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Asean summit: India's Modi seeks more on services to complete trade deal

Asian business and political leaders in attendance include Japan's Shinzo Abe, Indian Prime Minister Narendra Modi and AirAsia Group CEO Tony Fernandes.

[BANGKOK] Leaders from across Asia are seeking a breakthrough in talks on the world's largest regional trade pact as meetings hosted by the Association of Southeast Asian Nations (Asean) get underway on Saturday in Bangkok.

The China-backed Regional Comprehensive Economic Partnership (RCEP) has been jeopardised by last-minute requests from India after it earlier agreed to terms. Leaders had planned to announce a preliminary deal on Monday, paving the way for countries to finalise details on the legal framework of an agreement that would cover one-third of the global economy.

Asian business and political leaders in attendance include Japan's Shinzo Abe, Indian Prime Minister Narendra Modi and AirAsia Group CEO Tony Fernandes. Commerce Secretary Wilbur Ross and National Security Adviser Robert O'Brien lead the US delegation, which has been downgraded from previous years.

Here's the latest (all times local):


India's Mr Modi said his country wants to see greater ambition on services even as it remains "committed to a comprehensive and balanced outcome" from ongoing RCEP negotiations.

"We have put forward reasonable proposals in a clear manner and are engaged in negotiations with sincerity," he said in an interview with the Bangkok Post. "We would like to see commensurate levels of ambition on services from many of our partners, even as we are ready to address their sensitivities."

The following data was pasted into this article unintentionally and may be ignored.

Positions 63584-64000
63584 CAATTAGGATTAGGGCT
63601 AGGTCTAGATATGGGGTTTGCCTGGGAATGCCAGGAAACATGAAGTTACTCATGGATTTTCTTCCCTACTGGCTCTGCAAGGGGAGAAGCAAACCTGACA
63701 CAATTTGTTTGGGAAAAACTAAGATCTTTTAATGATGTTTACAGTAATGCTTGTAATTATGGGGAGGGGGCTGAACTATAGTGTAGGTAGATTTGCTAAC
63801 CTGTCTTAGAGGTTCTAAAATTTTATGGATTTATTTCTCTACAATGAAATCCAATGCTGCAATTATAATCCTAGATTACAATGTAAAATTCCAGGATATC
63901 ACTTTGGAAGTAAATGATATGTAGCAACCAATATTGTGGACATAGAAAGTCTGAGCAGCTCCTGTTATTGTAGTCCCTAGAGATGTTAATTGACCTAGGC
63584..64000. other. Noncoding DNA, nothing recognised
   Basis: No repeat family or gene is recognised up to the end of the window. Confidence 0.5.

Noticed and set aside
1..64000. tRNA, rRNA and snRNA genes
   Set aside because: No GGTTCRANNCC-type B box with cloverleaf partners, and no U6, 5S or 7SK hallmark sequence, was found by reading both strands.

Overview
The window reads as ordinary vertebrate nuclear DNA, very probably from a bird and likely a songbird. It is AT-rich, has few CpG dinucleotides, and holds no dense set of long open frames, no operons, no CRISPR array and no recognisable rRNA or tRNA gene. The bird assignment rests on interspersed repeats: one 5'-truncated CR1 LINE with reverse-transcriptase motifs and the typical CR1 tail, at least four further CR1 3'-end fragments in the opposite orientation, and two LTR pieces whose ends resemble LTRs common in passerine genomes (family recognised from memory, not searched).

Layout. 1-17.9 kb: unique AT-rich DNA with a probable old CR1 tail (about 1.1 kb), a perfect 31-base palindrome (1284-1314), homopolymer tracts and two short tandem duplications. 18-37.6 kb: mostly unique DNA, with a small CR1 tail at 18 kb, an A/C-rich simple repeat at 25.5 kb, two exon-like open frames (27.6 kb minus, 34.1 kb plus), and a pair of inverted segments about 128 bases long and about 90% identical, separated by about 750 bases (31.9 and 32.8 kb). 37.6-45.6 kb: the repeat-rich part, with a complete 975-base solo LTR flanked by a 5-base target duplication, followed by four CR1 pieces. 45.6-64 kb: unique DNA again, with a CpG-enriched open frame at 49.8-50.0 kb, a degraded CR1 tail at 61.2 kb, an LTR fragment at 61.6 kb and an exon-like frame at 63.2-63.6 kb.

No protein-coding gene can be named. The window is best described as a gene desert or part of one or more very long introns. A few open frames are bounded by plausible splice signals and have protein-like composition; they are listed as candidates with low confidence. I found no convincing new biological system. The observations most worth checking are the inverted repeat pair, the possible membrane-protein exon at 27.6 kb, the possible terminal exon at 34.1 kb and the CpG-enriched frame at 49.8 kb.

The prime minister, who was ferried around the venue outside Bangkok on a golf cart, added that India was clear that a mutually beneficial RCEP was in its interests and those of all partners in the negotiations. India has long pushed for other countries to allow greater movement of labor and services in return for opening its market of more than 1 billion people to certain goods.


Business is benefiting from the US-China trade battle as more Chinese people are forgoing travel to America and coming to Asia, the AirAsia head told reporters. Mr Fernandes added that revenue from Hong Kong had dropped by 30 per cent month on month over a period of two to three months, as protests continue to roil the financial hub.

"Any free trade is good," Mr Fernandes said when asked about RCEP. He could invest much more in Asean if there was a single window of entry, he said.


Thai Commerce Minister Jurin Laksanawisit said a joint statement on RCEP would be released later in the weekend, as has been expected. "That will be the shared opinion of all countries," he told reporters.

Negotiators had met the past few days in an effort to reach a conclusion.


Asean brands and companies have "huge" opportunities given global headwinds from the US-China trade war, Brexit and fluctuating commodity prices, AirAsia's Mr Fernandes told a business conference in Bangkok. The Asean digital economy has the potential to add US$1 trillion to gross domestic product by 2025, he said, but added that the region lacks a unified custom clearance.

Mr Fernandes also said AirAsia would build an Asian fast food restaurant chain, opening first in Kuala Lumpur and then followed by Bangkok.


Speeches are planned by Thai Prime Minister Prayuth Chan-Ocha, Malaysian leader Mahathir Mohamad, Vietnamese Prime Minister Nguyen Xuan Phuc, Philippine President Rodrigo Duterte and Myanmar's Aung San Suu Kyi.


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